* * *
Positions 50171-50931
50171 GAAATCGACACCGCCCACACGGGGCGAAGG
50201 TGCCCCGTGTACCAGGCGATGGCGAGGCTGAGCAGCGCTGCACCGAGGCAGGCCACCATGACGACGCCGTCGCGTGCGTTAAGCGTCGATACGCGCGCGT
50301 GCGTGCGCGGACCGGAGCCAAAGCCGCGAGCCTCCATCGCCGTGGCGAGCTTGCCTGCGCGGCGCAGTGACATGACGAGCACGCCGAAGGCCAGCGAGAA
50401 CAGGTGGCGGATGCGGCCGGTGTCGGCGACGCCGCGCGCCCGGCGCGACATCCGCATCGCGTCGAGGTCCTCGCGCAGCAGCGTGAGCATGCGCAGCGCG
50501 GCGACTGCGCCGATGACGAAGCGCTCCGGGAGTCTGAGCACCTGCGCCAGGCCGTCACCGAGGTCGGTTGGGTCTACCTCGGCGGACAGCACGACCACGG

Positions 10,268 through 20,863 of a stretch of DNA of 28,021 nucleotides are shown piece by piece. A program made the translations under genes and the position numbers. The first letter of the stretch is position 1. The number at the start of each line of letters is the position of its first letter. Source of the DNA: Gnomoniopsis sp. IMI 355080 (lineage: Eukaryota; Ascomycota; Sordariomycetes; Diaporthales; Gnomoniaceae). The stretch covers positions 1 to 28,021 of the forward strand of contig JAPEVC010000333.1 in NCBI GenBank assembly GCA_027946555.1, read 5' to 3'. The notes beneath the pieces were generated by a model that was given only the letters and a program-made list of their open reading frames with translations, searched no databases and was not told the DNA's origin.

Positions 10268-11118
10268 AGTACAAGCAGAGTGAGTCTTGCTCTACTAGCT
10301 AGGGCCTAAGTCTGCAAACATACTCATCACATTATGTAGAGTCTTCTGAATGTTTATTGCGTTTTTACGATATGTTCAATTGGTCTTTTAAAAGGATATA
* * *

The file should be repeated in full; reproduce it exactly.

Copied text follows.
Positions 50171-50931
50171 GAAATCGACACCGCCCACACGGGGCGAAGG
50201 TGCCCCGTGTACCAGGCGATGGCGAGGCTGAGCAGCGCTGCACCGAGGCAGGCCACCATGACGACGCCGTCGCGTGCGTTAAGCGTCGATACGCGCGCGT
50301 GCGTGCGCGGACCGGAGCCAAAGCCGCGAGCCTCCATCGCCGTGGCGAGCTTGCCTGCGCGGCGCAGTGACATGACGAGCACGCCGAAGGCCAGCGAGAA
50401 CAGGTGGCGGATGCGGCCGGTGTCGGCGACGCCGCGCGCCCGGCGCGACATCCGCATCGCGTCGAGGTCCTCGCGCAGCAGCGTGAGCATGCGCAGCGCG
50501 GCGACTGCGCCGATGACGAAGCGCTCCGGGAGTCTGAGCACCTGCGCCAGGCCGTCACCGAGGTCGGTTGGGTCTACCTCGGCGGACAGCACGACCACGG

Positions 10,268 through 20,863 of a stretch of DNA of 28,021 nucleotides are shown piece by piece. A program made the translations under genes and the position numbers. The first letter of the stretch is position 1. The number at the start of each line of letters is the position of its first letter. Source of the DNA: Gnomoniopsis sp. IMI 355080 (lineage: Eukaryota; Ascomycota; Sordariomycetes; Diaporthales; Gnomoniaceae). The stretch covers positions 1 to 28,021 of the forward strand of contig JAPEVC010000333.1 in NCBI GenBank assembly GCA_027946555.1, read 5' to 3'. The notes beneath the pieces were generated by a model that was given only the letters and a program-made list of their open reading frames with translations, searched no databases and was not told the DNA's origin.

Positions 10268-11118
10268 AGTACAAGCAGAGTGAGTCTTGCTCTACTAGCT
10301 AGGGCCTAAGTCTGCAAACATACTCATCACATTATGTAGAGTCTTCTGAATGTTTATTGCGTTTTTACGATATGTTCAATTGGTCTTTTAAAAGGATATA